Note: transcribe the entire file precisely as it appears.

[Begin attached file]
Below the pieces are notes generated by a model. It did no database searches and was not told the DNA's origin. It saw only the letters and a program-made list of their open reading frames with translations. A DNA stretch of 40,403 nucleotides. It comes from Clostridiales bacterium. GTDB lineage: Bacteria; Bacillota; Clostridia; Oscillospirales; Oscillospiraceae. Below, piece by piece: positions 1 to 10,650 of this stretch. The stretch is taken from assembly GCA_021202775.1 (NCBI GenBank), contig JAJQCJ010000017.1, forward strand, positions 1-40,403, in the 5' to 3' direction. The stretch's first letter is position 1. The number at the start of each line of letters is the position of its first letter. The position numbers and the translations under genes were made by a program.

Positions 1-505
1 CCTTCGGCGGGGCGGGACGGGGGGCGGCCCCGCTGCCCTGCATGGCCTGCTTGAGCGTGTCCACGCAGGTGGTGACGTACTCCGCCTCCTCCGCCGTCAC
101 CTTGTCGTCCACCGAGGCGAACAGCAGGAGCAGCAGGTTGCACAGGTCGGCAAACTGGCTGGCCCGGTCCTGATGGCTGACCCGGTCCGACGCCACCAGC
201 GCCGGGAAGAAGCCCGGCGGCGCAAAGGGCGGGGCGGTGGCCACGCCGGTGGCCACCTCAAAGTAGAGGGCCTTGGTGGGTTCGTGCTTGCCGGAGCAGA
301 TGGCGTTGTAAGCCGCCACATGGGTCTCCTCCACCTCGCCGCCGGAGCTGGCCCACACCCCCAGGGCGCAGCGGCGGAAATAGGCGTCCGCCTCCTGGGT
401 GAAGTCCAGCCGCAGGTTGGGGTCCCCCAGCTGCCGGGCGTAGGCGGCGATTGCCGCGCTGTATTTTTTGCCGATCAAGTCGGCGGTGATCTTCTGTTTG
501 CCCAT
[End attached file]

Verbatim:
Below the pieces are notes generated by a model. It did no database searches and was not told the DNA's origin. It saw only the letters and a program-made list of their open reading frames with translations. A DNA stretch of 40,403 nucleotides. It comes from Clostridiales bacterium. GTDB lineage: Bacteria; Bacillota; Clostridia; Oscillospirales; Oscillospiraceae. Below, piece by piece: positions 1 to 10,650 of this stretch. The stretch is taken from assembly GCA_021202775.1 (NCBI GenBank), contig JAJQCJ010000017.1, forward strand, positions 1-40,403, in the 5' to 3' direction. The stretch's first letter is position 1. The number at the start of each line of letters is the position of its first letter. The position numbers and the translations under genes were made by a program.

Positions 1-505
1 CCTTCGGCGGGGCGGGACGGGGGGCGGCCCCGCTGCCCTGCATGGCCTGCTTGAGCGTGTCCACGCAGGTGGTGACGTACTCCGCCTCCTCCGCCGTCAC
101 CTTGTCGTCCACCGAGGCGAACAGCAGGAGCAGCAGGTTGCACAGGTCGGCAAACTGGCTGGCCCGGTCCTGATGGCTGACCCGGTCCGACGCCACCAGC
201 GCCGGGAAGAAGCCCGGCGGCGCAAAGGGCGGGGCGGTGGCCACGCCGGTGGCCACCTCAAAGTAGAGGGCCTTGGTGGGTTCGTGCTTGCCGGAGCAGA
301 TGGCGTTGTAAGCCGCCACATGGGTCTCCTCCACCTCGCCGCCGGAGCTGGCCCACACCCCCAGGGCGCAGCGGCGGAAATAGGCGTCCGCCTCCTGGGT
401 GAAGTCCAGCCGCAGGTTGGGGTCCCCCAGCTGCCGGGCGTAGGCGGCGATTGCCGCGCTGTATTTTTTGCCGATCAAGTCGGCGGTGATCTTCTGTTTG
501 CCCAT